Yes it can in my opinion! My home was cross contaminated from my workplace. I unwittingly brought mold and mycotoxins into my home via my clothes, shoes, purses and even my hair.
There are so many schools of thought on this and opinions from those who have experienced mold exposure and having to leave their home/work environment, from those who do remediation, from doctors and scientists who specialize in mold and their mycotoxins, and from those who have no understanding of mold at all.
What I believe is that when you leave your home that is contaminated with mold and their toxins (mycotoxins) and take your belongings with you, you are without realizing it cross contaminating your new environment. The mold spores and mycotoxins get spread through the air as clothing and furniture are brushed against other things in moving them from place to place. The fan on your computer puts air out and dust that came from your contaminated environment.
Some believe that you only need to leave your paper, cloth furniture, clothing or porous items behind. Others believe you need to also not take your computer, refrigerator or other electronics that may have dust in them from the previous home or office. There are those that believe if a piece of wood furniture has a hard seal on it, it can be saved by wiping down with ammonia and possibly spraying more sealer over the wood surfaces. Others have had success in keeping their clothing by washing them in ammonia which Dr. William Croft believes can kill the mycotoxins.
I learned about the ammonia and clothing long after I had gotten rid of mine. Although for my own piece of mind, I don’t think I would have kept my clothes and taken a chance that it would work for me. After going through all that I have and still deal with today as a result of my mold exposure, the thought of doing something and risking that the mold/mycotoxins are not being completing killed off is not something I want to do. Risking a re-exposure and worsening of my conditions is just a risk I cannot personally take. Not only have I had to throw away clothes from my home that I had either worn to work or washed with the work clothes or stored with the clothes, I have had to throw away clothes after exposures in defense doctor appointments.
This question has been posed in search engines that have led others to my blog. To those who follow my blog and who have experienced mold exposure and cross contamination, I would love to hear your responses to this question.
DISCLAIMER: I am not a doctor, mold remediation specialist or expert in the area of mold and mycotoxins. Anything I say is just my opinion based on my own experiences.
Posted in Cross Contamination, Environmental Illness, Mold, Mold Exposure, Mycotoxins, Sick Buildings
Tagged can my home be cross contaminated, cross contamination, environmental illness, fungal infections, mold, mold exposure, mold toxins, mycotoxins, sick building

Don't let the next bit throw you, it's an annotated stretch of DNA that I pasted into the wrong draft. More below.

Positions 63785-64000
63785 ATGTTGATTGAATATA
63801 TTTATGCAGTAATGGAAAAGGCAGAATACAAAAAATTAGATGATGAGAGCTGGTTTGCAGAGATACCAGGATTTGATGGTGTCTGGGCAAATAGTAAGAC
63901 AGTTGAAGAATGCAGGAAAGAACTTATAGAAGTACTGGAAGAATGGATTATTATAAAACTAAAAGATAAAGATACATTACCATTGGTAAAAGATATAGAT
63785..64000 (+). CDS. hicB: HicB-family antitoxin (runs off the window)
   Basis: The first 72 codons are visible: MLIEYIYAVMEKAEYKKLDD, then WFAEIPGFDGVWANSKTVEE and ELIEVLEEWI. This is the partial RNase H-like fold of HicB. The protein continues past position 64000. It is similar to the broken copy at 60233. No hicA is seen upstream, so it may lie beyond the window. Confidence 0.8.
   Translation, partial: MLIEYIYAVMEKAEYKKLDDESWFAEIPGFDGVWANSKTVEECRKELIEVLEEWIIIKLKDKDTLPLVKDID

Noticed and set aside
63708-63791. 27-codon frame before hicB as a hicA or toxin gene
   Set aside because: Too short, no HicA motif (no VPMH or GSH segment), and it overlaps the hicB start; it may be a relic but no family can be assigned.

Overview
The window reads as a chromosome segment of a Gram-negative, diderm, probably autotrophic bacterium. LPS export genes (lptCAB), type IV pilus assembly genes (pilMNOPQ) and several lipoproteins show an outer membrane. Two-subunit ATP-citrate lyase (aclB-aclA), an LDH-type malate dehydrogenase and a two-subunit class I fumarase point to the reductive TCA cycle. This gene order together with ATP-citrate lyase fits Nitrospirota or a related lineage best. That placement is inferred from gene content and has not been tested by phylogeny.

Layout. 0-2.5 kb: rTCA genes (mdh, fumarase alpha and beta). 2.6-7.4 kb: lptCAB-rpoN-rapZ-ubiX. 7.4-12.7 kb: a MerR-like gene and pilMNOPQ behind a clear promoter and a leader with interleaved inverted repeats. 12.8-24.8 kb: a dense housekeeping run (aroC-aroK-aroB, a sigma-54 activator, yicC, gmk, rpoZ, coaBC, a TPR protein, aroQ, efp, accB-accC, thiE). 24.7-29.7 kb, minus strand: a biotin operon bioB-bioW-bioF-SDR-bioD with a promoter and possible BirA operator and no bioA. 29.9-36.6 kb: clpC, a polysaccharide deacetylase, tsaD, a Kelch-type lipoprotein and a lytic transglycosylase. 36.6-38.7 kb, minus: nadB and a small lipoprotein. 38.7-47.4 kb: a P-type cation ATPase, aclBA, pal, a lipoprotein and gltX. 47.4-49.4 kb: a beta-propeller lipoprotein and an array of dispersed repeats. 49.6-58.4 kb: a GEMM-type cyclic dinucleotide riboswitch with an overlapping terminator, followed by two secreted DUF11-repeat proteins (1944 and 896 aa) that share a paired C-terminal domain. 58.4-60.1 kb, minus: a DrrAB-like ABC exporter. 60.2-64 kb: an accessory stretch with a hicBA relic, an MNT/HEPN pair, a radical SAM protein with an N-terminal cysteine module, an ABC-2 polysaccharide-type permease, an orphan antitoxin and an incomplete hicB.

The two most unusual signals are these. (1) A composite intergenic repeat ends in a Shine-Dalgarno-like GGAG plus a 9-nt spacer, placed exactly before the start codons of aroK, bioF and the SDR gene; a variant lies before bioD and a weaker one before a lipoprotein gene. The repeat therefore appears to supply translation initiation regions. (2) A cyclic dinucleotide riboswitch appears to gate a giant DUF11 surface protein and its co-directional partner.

Me wearing my mask.
I have watched as little children innocently ask their mothers this very question. The answers vary from a mother suddenly noticing that I have a mask on and answering I don’t know to a mother replying maybe she is sick and doesn’t want to get us sick. My chemical sensitivities are such that to be able to go into the grocery store for a short period I must wear a charcoal mask to lessen the severity of what I breathe in and lessen my reactions to those chemicals. I have had people see me and suddenly veer off in a different direction for fear that I could spread some dreaded disease to them when in fact they are the ones I am protecting myself from (the cologne, laundry soaps, fabric softeners, etc.). When I was in Dallas in 2003 a friend and I who also wears a mask had made an excursion to window shop at a store we had seen that had very nice clothes in the window. We decided to stop because she wanted to see if she thought she could tolerate the clothes or if the store would be too fragrant for her to be able to get the smells out of the clothes. I write about this in my book.
By this time Lisa had begun gaining weight and needed clothes. We had driven by this store that featured clothes in the window that she thought might be safe for her. We decided to stop by there one morning. So here we were both in our masks knocking on the door to get the clerk’s attention. We finally got her attention and asked her to come to the door. We wanted to ask her if she would be willing to bring something out for us to look at. She cautiously opened the door; the whole time she kept looking at us in our masks and back to her register. I think she thought for sure that we were going to rob her. When we explained why we wearing the masks, she was very accommodating. There was also a time when we were standing outside another store waiting for a clerk to bring something out and a man approached us and asked why we were wearing masks. We tried to explain it to him. So, he said you are allergic to perfume and we just said yes. As he walked away he asked if we were sisters because we both had on masks. That generated a good laugh by both of us.
The mask presents many issues. In winter it causes my glasses to fog up. In warm weather the heat from wearing the mask is so stifling that I feel as if I could pass out.
Posted in Allergic to Life: My Battle for Survival, Courage and Hope, Environmental Illness, Excerpts From Book, Mold Exposure, Multiple Chemical Sensitivity
Tagged charcoal mask, chemicals, environmental illness, fungal infections, mcs, mold, multiple chemical sensitivity, mycotoxins